Blog: Professional regulation and kindness
Published on 19 February 2019
In her regular blog, our Chief Executive, Andrea Sutcliffe, reflects on listening and responding to the voice of people involved in our procedures
Last week I met Sarah, a young woman whose baby boy died in 2017. At the beginning of 2018, she referred the midwife involved in their care to the NMC. We were not meeting to discuss this case, which is ongoing. We were meeting so Sarah could explain to me her frustrating and distressing experience of dealing with the NMC and our Fitness to Practise process.
I very much regret that the way we initially responded to Sarah compounded her distress. Some of that is the fault of our process but more fundamentally it is about the way we behaved as an organisation – lots of different people to talk to; promised phone calls not made; emails not answered promptly; all leaving Sarah with a lot of chasing to do. I could feel Sarah's pain when she said it was only after six months that someone from the NMC said "I'm sorry you lost your baby."
Fortunately Sarah is feeling much better supported by us now as she is in contact with the newly established Public Support Service. She also saw that the NMC staff she had encountered were not deliberately trying to upset her. But like so many people raising concerns about services and organisations in the health and social care world, her intention in talking to me was to make sure no-one else has the same experience.
Sarah had some simple solutions to make things better.
First – treat people with compassion, walk in their shoes, and understand their situation. Sarah had produced two great diagrams – the first showing a woman screaming with frustration in the middle of all of the job titles of the people she had to deal with at the NMC. That was bewildering enough, but then the second diagram showed that not only was Sarah having to cope with all of us, there were dozens of people from other organisations, her own work and of course her family including three lovely daughters. As someone who wasn't lucky enough to have children, I am always in awe of the juggling act parents have to pull off, but this was an extreme version of everyone else's juggling act. Sarah felt we didn't understand this and didn't treat her as someone who had all of these other responsibilities and demands on her time.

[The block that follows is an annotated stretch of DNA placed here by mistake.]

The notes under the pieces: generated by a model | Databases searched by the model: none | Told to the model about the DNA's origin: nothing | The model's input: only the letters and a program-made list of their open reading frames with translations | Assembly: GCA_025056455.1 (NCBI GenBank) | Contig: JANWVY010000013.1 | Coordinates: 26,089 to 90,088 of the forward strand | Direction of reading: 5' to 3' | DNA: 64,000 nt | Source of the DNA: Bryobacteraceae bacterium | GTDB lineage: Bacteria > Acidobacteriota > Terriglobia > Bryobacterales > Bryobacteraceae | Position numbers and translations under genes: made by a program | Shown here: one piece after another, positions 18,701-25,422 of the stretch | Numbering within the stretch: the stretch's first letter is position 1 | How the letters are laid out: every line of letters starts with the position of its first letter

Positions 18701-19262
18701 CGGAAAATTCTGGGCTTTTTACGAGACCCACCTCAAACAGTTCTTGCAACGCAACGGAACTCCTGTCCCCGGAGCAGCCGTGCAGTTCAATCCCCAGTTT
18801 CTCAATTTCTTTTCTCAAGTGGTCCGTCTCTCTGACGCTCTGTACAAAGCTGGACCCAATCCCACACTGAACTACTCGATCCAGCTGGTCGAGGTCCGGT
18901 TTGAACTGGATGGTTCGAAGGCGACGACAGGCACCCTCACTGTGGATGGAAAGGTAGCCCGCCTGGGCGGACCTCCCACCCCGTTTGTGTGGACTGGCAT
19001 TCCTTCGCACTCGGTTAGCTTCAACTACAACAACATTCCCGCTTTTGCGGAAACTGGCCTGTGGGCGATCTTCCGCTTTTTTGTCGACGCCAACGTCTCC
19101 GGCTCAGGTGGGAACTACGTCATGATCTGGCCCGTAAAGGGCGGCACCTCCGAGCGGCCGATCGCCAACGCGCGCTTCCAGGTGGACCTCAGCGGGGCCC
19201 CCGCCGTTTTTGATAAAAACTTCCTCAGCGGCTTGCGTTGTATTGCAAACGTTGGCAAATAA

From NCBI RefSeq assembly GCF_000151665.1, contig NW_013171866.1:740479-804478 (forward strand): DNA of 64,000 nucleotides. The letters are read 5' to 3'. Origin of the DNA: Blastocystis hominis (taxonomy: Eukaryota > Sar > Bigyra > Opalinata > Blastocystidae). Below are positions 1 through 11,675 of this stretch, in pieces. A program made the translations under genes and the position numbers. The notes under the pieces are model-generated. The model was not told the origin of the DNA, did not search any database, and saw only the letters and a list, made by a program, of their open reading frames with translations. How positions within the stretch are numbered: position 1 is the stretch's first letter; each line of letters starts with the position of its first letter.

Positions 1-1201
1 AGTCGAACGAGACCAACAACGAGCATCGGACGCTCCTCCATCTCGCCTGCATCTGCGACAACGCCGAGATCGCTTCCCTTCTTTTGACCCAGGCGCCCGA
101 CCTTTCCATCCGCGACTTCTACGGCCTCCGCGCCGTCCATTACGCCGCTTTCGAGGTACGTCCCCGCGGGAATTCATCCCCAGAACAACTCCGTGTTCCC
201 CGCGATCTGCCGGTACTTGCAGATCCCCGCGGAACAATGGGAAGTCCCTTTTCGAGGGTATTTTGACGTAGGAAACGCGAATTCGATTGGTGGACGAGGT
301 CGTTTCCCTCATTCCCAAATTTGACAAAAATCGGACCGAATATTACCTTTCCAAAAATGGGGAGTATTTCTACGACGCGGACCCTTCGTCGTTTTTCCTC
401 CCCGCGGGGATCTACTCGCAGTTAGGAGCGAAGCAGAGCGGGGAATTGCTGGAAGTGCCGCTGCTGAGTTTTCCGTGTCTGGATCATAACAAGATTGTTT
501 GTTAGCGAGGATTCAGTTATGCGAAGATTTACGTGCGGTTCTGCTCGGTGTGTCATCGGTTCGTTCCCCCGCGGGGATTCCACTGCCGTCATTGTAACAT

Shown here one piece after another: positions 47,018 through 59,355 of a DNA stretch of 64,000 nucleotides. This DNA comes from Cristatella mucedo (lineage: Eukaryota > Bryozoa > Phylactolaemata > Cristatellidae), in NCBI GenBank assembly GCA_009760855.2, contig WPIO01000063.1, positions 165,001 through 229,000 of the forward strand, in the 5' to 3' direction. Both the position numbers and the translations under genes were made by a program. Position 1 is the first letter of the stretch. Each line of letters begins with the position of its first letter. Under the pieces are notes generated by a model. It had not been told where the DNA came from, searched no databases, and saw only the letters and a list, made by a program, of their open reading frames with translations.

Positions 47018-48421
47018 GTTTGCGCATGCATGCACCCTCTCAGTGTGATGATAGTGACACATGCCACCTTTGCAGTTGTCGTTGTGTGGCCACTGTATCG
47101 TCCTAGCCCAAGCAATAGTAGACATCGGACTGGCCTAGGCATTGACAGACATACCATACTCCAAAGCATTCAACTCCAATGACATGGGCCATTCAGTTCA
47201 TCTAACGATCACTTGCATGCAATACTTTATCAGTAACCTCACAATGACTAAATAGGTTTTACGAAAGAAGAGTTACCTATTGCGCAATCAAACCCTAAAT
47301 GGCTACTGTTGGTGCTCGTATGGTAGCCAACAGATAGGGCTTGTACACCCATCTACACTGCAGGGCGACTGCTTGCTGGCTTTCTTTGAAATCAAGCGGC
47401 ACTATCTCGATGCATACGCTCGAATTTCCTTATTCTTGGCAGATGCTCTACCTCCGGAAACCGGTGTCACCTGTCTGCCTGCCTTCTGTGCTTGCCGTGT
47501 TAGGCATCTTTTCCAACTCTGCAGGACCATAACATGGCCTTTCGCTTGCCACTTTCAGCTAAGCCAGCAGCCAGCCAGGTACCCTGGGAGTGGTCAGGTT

There are many other aspects of Sarah's focus on compassion, but they all feed into her second point which is about communication. Navigating our Fitness to Practise procedure is not easy but making sure we communicate well can help alleviate the uncertainty it creates. Sadly we did not cover ourselves in glory on this either but the single point of contact we have now established through the Public Support Service is going some way to improve things.
One of Sarah's comments that struck me deeply was that we kept on telling her we needed to be fair to the registrant involved – she asked, not unreasonably "what about being fair to me?"
I had cause to reflect on that more following the Westminster Health Forum Professional Regulation event the following day. Regulators, doctors, lawyers and academics were speaking about professional regulation and possible reform. There were heartfelt pleas, particularly from Dr Jenny Vaughan and Dr Matthew Tuck, for registrants involved in Fitness to Practise procedures to be treated fairly and with compassion. This is something we agree with at the NMC. As well as ensuring people using services, patients and their families are at the heart of all we do, our new Fitness to Practise approach is designed to be more mindful of the impact of our processes on registrants. We have more to do to ensure our intentions are made real but the commitment to improve is there.
Sadly the voice of people using services was not directly represented by anyone on the platform. I was proud of our Director of Fitness to Practise Matthew McClelland who changed his presentation on the spot to try and redress the balance by reading out an anonymised telephone note of someone calling to talk about the progress of the investigation into concerns about her mother's death. Like Sarah’s story, it revealed the complexity of the people and organisations involved and the impact on her.
A human approach
It’s important for professionals affected by regulation to have a voice and for that voice to be listened to. It’s equally important for the public and people affected by poor care to have a voice too and for that voice to carry weight. If we don't recognise both perspectives then it may feel that treating people fairly and with compassion is an either/or debate - it's either the nurse, midwife, doctor or the individual affected. That doesn't help anyone. When we talk, as I think we should, about the human impact of regulation, then we need to include both the public and professionals affected and consider how we make sure everyone feels they are being treated with dignity and respect.
Sarah played me a short video message from her daughters. They asked that we should be kind to people who have lost their babies. They’re right. Kindness should be at the heart of our human approach to regulation and I am convinced that my colleagues at the NMC share my determination to do just that. Thank you Sarah so much for talking to me.
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